In other articles in this special issue we've covered some of the highlights: the best columns, the best feature cars, the best pix, and so on. But over those 100 issues all has not always been sweetness and light!
Product reviews are seldom a high point of our existence. Unfortunately, and literally more often than not, performance products do not live up to the manufacturers' claims. In fact, it seems that often we are the first people to have ever tested the products - the manufacturers don't appear to have done so...
The upper suspension A-arms that I bought for the Skyline GT-R that I (then) owned is a case in point. We had them recommended to us, we ordered them, we told the company that we were going to test them in AutoSpeed - and we were dumbfounded when they arrived. Poorly welded, poorly plated, poorly designed. In fact, the first pair were so bad that we sent them back, receiving some more shortly after. These were a little better - through still having at least some of the same problems - and we had them installed. And the plastic bushes in the arms then squeaked and squeaked and squeaked.
The following email from the product retailer (with AutoSpeed replies included) show a typical scenario that unfolds after an unfavourable product review.
(Retailer): Firstly, I must thank you for your independent view on the adjustable control arms. I'm glad to hear that they have in fact made a difference to the handling of your car.
(Retailer): I must apologise for sending you the second hand unit, some serious "arse kicking" went on for that, because I knew that it would make it to text.
(AutoSpeed): They were sealed in bags - they didn't appear to be packaged as though they were second hand. Nor did you inform us to that fact when they were returned.
(Retailer): I agree with you about the quality of the welding and product finish that you noted. However, we can supply a "prettier looking" set, just sit down before I give you the price, because they are from Stillen. The set I supplied to you are a product of Australia and easy outsell the US product as not many people are concerned about appearance in the location that they are fitted. I'm sure you agree. Julian, please let me know if you have a concern with any of our products as I have noticed that your articles very rarely give companies the opportunity to show you customer service, should a problem arise, which and as you know, can and do happen.
(AutoSpeed): I did let you know of the concern - I sent a written note with the first set that I returned! Can't be much plainer than that.
(Retailer): Furthermore, I have spoken to the manufacture of this product and are awaiting for their reply and more importantly, action to what you have noted. Once again thank you for taking the time to review my correspondence and we assure you of our continual interest. I am sure you understand that the first set we sent you was a mistake.
(AutoSpeed): I had no such understanding - especially when the second set had some identical faults eg quality of plating.
(Retailer): ..and most unlikely to happen again, so it is not really necessary to publish that fact as it doesn't help us. I think it could be best to keep articles a bit more to the point being the actual product others may get.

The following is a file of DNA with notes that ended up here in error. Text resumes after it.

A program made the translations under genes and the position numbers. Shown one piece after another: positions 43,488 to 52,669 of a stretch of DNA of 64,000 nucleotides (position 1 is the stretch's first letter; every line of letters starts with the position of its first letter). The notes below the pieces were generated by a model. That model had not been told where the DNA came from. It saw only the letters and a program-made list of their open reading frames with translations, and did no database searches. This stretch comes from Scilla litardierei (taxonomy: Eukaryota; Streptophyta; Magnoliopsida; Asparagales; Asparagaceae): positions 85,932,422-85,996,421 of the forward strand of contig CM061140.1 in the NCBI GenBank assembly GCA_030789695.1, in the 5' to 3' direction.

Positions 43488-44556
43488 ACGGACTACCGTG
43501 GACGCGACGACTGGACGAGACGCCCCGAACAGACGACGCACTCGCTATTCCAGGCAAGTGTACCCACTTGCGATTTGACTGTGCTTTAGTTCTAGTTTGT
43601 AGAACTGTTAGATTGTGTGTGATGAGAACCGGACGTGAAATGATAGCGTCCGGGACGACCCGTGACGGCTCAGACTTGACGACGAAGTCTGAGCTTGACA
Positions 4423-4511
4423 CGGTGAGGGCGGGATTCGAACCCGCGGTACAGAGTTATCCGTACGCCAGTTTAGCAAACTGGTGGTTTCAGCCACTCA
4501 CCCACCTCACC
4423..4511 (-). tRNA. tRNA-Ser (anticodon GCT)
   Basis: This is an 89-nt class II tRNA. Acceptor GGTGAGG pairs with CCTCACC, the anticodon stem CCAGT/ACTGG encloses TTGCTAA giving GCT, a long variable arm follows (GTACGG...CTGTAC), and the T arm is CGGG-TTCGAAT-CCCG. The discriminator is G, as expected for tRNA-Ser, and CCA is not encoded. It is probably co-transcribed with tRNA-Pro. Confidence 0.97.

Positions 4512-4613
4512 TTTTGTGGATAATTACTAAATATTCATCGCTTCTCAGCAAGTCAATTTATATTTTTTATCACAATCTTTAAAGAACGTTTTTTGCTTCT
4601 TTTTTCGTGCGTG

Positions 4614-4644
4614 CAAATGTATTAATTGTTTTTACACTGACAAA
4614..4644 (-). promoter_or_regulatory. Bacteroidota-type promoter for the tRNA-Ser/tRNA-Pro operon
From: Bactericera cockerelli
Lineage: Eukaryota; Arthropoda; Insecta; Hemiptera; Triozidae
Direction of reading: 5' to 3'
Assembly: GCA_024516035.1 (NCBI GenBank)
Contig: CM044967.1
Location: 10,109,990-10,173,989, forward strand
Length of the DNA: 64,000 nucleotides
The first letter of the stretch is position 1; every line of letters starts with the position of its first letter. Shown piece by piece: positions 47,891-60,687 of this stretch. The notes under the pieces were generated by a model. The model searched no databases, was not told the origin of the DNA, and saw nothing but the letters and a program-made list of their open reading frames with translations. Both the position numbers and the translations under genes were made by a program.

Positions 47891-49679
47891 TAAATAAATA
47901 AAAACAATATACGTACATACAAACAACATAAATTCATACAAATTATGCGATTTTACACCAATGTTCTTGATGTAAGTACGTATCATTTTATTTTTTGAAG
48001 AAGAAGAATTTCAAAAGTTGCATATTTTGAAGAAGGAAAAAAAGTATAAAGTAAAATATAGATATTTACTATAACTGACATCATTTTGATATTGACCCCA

(AutoSpeed): Magazine reviews are not meant to "help you". They are an impartial appraisal of the product that is supplied. Are you suggesting that you supplied us with an inferior product to review?!!
That's about the norm for such correspondence.
After the review was published I also received a personal phone call from someone who said he was a 300ZX owner. He had heard that we'd reviewed the upper A-arms (the arms fit late 300ZX's as well) and wanted to know what I thought of them. I said exactly what we'd already said in the review - that was the truth, so why would I say anything different?
The man seemed doubtful about my points, and so in the end I offered to pull them out of the car and sell them to him, saying "Well, their squeaking drives me mad so I'm taking them out anyway - you may as well have them at a much lower price than new if you think that they're okay." At this the man exploded, bellowing down the line, "I made those bloody arms myself, and if you think that they're so bad you're nuts; they're a great product! You just don't know what you're talking about...." And on and on and on.
It's not much fun reviewing products that aren't very good; we've now reached the stage where we're unlikely to review any products that don't have excellent, detailed testing available from the manufacturer. In fact just the other day we received a call from someone who had invented a new boost control that apparently gave a 6kW gain at the rear wheels - even on the very same boost level!
He wanted us to do a review of the controller, but he was totally unable to explain how it worked, let alone how it caused a greater peak power development without changing max boost.
I won't even bother telling you about the electric water pump, or the power-releasing oil additive, or the blow-off valve (that, after jointly developing a test methodology, the manufacturer backed out of us testing), or the electric supercharger, or the.....
Exhausted, I leant over the handle of the shovel, dry-retching onto the shellgrit sand. Only metres away, the roar of the remorseless breakers pounded the beach, huge waves backed with the power of thousands of kilometres of the Southern Ocean. Majestic in beauty, each wave built to a three metre height, the crest piling higher and higher until, gravity overcoming the friction of the shelving seafloor, it broke onto the beach in a deafening explosion of spray. Still not entirely spent, the white swash slid slyly up the beach, salty tongue slowing to a halt just scant centimetres from the alloy wheels of the irretrievably bogged Pajero io.
Northwards stretched Younghusband Peninsula, hardly more than a 300 metre wide spit of dunes forming the southern boundary of the Coorong National Park. Southwards the beach continued for hundreds of kilometres, the rise and fall of the sandy cusps shrouded in salt spray, the vast length of empty beach apparently totally devoid of help. Only the ruts left along the foredunes by other four wheel drives showed that people had been here; but whether that had been an hour ago, yesterday, or last week, God only knew. ("New Car Test - Touring in the Pajero io".)
It was even worse than that - waiting for the sea to claim a brand new press car; a car bogged basically through my inexperience and inability at driving on a sandy beach. Sure, a beach might logically stack up as an appropriate venue for testing a small 4WD like a Pajero io, but suddenly here was the unpleasant reality. If the tide hadn't been receding, that would definitely have been that.